Table 1. DoEvents test results ranked by average execution time.

Rank Iterations Total execution time(seconds) Average execution time(seconds)
Without DoEvents,without screen updating 1 10,000 25.34 0.002534
With DoEvents,without screen updating 2 10,000 91.16 0.009116
With DoEvents,with screen updating 3 10,000 1,663.66 0.166366
Without DoEvents,with screen updating 4 10,000 2,658.63 0.265864

It should come as no surprise that the fastest execution time (25.34s) is obtained by removing DoEvents and setting .ScreenUpdating to False in the ShowStatusWithDoEvents procedure.

The second row in the table shows that calling the DoEvents function at every iteration increases the execution time by a factor of 3.6 (91.16s / 25.34s). In other words, the performance overhead incurred by using DoEvents that way is quite substantial!

Even more conspicuous is the steep increase in execution time we observe from row 2 to row 3 (1,663.66s). This is caused by not setting the .ScreenUpdating property to False in the procedure. This result suggests that forgetting to do so may increase the execution time of your program by a factor of more than 18! The main takeaway from this is that, unless you have specific reasons not to do so, you should always set the .ScreenUpdating to False while executing your programs.

The bottom feeder in our tests is row 4 (2,658.62s), where the .ScreenUpdating property was set to True and DoEvents was removed. It is quite surprising that including DoEvents at every iteration in the loop, cf. row 3, decreases the execution time of the procedure compared to when DoEvents is removed from the procedure!

The Microsoft Developer Network documentation on the Application.ScreenUpdating property states: “Turn screen updating off to speed up your macro code. You won’t be able to see what the macro is doing, but it will run faster. “ However, it’s not entirely accurate to say that you can’t always see what the macro is doing while it’s being executed when the screen updating is turned off. When you update the status bar, you can in fact see what your macro is doing, even if you haven’t included the DoEvents function in your code. That is, unless your screen freezes up. This suggests that .ScreenUpdating only updates the worksheet area (i.e. the cells), rather than the entire Excel window, including the status bar. This may in turn explain the surprising result in row 4 of the table. If the repeated requests from the loop to update the screen and the status bar are conflicting with one another, this might indeed cause the procedure to run slower without the DoEvents function!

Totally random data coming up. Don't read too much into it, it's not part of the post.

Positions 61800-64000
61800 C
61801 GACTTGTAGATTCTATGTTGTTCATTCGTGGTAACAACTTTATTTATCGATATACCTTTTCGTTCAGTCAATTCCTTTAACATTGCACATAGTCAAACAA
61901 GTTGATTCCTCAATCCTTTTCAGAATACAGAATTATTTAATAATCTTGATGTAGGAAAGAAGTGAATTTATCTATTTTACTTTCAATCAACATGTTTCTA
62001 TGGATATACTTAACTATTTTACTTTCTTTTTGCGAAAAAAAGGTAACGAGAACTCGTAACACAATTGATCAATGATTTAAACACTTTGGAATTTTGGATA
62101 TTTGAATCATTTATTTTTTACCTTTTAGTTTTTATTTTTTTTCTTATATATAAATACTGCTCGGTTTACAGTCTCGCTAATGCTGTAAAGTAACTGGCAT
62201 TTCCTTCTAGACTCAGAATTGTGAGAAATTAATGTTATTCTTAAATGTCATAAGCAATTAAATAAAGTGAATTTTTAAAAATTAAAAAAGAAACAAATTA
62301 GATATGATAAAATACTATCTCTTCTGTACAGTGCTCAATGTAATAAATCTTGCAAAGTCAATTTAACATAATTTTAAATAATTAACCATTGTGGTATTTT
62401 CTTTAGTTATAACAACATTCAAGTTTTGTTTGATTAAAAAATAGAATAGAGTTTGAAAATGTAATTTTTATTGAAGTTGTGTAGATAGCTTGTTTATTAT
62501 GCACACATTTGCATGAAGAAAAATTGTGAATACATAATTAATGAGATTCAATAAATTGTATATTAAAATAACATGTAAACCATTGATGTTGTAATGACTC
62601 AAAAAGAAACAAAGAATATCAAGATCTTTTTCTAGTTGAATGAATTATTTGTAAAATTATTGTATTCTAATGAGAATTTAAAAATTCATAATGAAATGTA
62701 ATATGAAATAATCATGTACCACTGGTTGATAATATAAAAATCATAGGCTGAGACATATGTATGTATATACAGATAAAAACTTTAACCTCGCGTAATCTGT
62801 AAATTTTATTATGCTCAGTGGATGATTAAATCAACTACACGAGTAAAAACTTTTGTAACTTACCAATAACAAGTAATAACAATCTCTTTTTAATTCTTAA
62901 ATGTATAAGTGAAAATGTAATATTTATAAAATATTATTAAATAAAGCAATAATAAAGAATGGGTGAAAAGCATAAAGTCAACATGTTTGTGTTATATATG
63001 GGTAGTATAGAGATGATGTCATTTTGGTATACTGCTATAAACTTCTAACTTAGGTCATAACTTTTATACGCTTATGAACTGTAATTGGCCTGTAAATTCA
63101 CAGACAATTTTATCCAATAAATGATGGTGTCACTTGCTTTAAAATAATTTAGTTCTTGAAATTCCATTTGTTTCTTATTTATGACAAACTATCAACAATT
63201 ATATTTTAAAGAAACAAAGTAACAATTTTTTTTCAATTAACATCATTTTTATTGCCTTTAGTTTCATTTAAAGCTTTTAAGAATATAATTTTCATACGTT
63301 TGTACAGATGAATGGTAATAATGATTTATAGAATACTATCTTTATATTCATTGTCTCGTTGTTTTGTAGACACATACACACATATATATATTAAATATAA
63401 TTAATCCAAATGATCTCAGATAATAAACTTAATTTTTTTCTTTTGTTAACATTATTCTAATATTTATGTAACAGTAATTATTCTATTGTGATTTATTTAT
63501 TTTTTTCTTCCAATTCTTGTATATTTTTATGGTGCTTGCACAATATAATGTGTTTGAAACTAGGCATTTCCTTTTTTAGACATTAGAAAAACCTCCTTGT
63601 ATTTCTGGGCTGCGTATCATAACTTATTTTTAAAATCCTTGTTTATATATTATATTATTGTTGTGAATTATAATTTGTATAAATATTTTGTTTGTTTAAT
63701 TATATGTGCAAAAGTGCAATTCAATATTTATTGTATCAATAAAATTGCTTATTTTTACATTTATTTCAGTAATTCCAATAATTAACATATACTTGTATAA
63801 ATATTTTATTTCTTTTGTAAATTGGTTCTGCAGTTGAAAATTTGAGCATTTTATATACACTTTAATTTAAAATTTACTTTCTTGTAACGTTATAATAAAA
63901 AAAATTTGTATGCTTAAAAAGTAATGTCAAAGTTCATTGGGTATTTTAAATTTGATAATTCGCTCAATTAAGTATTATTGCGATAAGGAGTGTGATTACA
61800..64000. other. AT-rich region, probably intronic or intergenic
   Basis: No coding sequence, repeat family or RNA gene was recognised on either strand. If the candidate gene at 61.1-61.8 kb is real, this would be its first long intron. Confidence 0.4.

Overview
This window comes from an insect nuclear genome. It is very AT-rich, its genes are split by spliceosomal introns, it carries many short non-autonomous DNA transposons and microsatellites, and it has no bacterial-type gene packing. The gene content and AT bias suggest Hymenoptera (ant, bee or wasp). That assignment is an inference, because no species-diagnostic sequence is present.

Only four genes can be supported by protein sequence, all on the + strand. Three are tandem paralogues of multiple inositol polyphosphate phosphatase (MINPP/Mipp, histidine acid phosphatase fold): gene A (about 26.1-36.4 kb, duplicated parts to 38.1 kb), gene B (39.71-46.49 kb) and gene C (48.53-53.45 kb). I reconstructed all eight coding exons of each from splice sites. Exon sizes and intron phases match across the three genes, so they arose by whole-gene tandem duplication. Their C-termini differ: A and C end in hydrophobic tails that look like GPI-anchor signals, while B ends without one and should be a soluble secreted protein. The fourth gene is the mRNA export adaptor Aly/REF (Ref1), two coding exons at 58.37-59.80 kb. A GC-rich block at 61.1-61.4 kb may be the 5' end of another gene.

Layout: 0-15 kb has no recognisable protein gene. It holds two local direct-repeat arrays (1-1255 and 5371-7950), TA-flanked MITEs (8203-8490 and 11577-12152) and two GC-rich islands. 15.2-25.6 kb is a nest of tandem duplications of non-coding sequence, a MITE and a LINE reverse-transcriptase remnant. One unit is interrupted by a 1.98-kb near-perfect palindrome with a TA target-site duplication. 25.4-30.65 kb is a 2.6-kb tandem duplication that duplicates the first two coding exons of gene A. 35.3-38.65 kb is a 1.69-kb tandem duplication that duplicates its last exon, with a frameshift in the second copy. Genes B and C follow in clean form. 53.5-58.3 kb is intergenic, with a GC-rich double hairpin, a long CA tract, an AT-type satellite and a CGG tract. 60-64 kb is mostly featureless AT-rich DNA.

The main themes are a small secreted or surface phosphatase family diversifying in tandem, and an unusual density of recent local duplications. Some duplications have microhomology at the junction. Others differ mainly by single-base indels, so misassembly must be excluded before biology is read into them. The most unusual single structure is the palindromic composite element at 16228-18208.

Of course this is all just a theory. I’d love to hear if you all get similar results in your tests!

The obvious solution to decreased performance caused by the DoEvents function is to only call it intermittently in the loop. This can easily be achieved by using the VBA Mod operator like this:

If i Mod 10 = 0 Then DoEvents

The line of code above tells Excel only to call DoEvents at every tenth iteration. This decreases the total execution time of the macro tested in row 2 of the table from 91.16s to only 29.67s and you can still interrupt the code execution. A no-brainer!

Finally, let’s discuss the generic applications of the VBA DoEvents function and, just as importantly, when not to use it!

Application ideas using VBA DoEvents

Broadly speaking, there are two main reasons for using the DoEvents function:

  • Debugging purposes.
    • Let say you’re developing a procedure which loops through thousands of rows while performing expensive operations. Unless you include DoEvents in your loop, it means you simply must wait until all the operations specified in your code have been carried out, even if your code isn’t working as expected. This is particularly annoying if you mistakenly wrote an infinite loop because you forgot to specify a termination clause.
  • Improved user experience.
    • The users of your Excel VBA programs may find it annoying to watch a blank screen while your procedure is executing. For psychological reasons, you may want use something like a status bar or VBA progress bar to track the progress of your procedure while it’s running. Visual tools like these are nice distractions for an end user.

The DoEvents function should not always be used in your procedures, though. For most “lightweight” procedures with short execution time, this function is entirely unnecessary. Moreover, if performance is key and your code has been thoroughly tested, you may want to leave DoEvents out of your code, even if the execution time is substantial. In that case, the benefits described above may be outweighed by the price of using it.

The choice is yours!


If you haven’t already done so, please subscribe to my free wellsrPRO VBA Training Program. What are you waiting for? You’ll love the great VBA content I send your way!

Share this article on Twitter and Facebook, then leave a comment below and let’s have a discussion.